Peptide nucleic acid

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Peptide Nucleic Acid (PNA) is an artificially synthesized polymer similar to DNA or RNA invented by Peter E. Nielsen (Univ. Copenhagen), Michael Egholm (Univ. Copenhagen), Rolf H. Berg (Risø National Lab), and Ole Buchardt (Univ. Copenhagen) in 1991.[1]

DNA and RNA have a deoxyribose and ribose sugar backbone, respectively, whereas PNA's backbone is composed of repeating N-(2-aminoethyl)-glycine units linked by peptide bonds. PNA is not known to occur naturally. The various purine and pyrimidine bases are linked to the backbone by methylene carbonyl bonds. PNAs are depicted like peptides, with the N-terminus at the first (left) position and the C-terminus at the right.[2]

Since the backbone of PNA contains no charged phosphate groups, the binding between PNA/DNA strands is stronger than between DNA/DNA strands due to the lack of electrostatic repulsion. Early experiments with homopyrimidine strands (strands consisting of only one repeated pyrimidine base) have shown that the Tm ("melting" temperature) of a 6-base thymine PNA/adenine DNA double helix was 31 °C in comparison to an equivalent 6-base DNA/DNA duplex that denatures at a temperature less than 10 °C. Mixed base PNA molecules are true mimics of DNA molecules in terms of base-pair recognition. PNA/PNA binding is stronger than PNA/DNA binding.

Synthetic peptide nucleic acid oligomers have been used in recent years in molecular biology procedures, diagnostic assays and antisense therapies. Due to their higher binding strength it is not necessary to design long PNA oligomers for use in these roles, which usually require oligonucleotide probes of 20–25 bases. The main concern of the length of the PNA-oligomers is to guarantee the specificity. PNA oligomers also show greater specificity in binding to complementary DNAs, with a PNA/DNA base mismatch being more destabilizing than a similar mismatch in a DNA/DNA duplex. This binding strength and specificity also applies to PNA/RNA duplexes. PNAs are not easily recognized by either nucleases or proteases, making them resistant to enzyme degradation. PNAs are also stable over a wide pH range. Though an unmodified PNA cannot readily cross cell membranes to enter the cytosol, covalently coupling a cell penetrating peptide to a PNA can improve cytosolic delivery.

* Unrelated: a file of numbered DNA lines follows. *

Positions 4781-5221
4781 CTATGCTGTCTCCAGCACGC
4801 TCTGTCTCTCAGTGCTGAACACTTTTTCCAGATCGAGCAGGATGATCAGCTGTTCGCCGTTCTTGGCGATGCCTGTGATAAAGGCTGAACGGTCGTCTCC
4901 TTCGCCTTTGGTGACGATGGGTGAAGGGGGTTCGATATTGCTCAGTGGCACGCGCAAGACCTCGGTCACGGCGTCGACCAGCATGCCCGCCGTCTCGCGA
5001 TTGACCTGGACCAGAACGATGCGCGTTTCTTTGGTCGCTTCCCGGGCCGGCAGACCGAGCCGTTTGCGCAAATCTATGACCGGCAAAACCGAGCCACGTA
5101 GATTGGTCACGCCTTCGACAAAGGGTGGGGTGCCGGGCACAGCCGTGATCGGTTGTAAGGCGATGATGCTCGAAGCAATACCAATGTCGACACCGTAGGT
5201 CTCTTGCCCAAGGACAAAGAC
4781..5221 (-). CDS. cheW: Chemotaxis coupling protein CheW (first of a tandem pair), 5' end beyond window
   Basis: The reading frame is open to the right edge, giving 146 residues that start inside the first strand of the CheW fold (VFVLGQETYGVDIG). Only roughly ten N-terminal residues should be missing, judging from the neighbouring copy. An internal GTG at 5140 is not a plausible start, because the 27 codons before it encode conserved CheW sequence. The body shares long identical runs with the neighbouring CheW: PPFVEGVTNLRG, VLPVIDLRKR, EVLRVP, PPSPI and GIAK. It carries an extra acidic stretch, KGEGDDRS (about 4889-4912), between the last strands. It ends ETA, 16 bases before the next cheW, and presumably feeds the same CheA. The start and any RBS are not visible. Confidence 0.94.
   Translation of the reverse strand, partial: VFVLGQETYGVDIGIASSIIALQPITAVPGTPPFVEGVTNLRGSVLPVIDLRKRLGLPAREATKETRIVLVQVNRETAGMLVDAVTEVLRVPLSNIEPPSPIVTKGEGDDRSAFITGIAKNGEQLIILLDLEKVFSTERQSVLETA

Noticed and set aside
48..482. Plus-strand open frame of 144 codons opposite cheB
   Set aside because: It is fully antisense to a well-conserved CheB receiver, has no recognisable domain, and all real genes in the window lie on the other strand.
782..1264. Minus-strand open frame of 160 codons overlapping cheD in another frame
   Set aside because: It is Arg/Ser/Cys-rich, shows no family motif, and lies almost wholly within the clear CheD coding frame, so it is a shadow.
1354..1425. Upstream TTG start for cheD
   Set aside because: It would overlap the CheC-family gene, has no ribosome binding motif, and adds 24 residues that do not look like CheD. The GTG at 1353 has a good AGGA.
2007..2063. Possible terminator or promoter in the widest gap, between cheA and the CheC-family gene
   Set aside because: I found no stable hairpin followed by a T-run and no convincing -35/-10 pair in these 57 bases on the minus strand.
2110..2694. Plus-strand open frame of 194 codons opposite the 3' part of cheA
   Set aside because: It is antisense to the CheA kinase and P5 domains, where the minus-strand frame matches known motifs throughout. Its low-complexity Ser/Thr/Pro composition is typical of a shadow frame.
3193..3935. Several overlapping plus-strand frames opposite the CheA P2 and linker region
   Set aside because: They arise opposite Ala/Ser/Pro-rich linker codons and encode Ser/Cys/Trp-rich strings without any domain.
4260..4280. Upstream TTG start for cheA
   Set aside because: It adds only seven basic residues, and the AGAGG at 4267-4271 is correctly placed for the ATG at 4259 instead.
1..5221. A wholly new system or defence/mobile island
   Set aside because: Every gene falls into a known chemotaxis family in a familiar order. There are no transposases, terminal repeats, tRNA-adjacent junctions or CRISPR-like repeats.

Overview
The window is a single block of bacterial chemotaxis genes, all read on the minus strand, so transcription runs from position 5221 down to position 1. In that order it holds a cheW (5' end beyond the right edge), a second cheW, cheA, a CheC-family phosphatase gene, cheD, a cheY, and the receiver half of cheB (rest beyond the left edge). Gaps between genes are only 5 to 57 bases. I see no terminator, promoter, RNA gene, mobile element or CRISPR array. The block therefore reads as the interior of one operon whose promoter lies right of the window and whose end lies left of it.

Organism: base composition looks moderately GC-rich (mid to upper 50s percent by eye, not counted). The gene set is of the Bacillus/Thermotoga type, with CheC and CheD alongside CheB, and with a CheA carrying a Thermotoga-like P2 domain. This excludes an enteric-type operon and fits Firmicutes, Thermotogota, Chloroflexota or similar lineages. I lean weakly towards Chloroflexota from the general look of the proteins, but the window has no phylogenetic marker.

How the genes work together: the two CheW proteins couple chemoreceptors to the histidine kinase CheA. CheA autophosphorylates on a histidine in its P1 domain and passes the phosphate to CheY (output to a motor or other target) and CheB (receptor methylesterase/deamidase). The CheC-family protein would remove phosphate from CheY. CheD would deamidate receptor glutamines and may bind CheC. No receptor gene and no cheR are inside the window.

It has been hypothesized that the earliest life on Earth may have used PNA as a genetic material due to its extreme robustness, simpler formation and possible spontaneous polymerization at 100°C[3] (while water at standard pressure boils at this temperature, water at high pressure—as in deep ocean—boils at higher temperatures). If this is so, life evolved to a DNA/RNA-based system only at a later stage[4][5]. Evidence for this PNA world hypothesis is however far from conclusive. See RNA world hypothesis for related information.[6]

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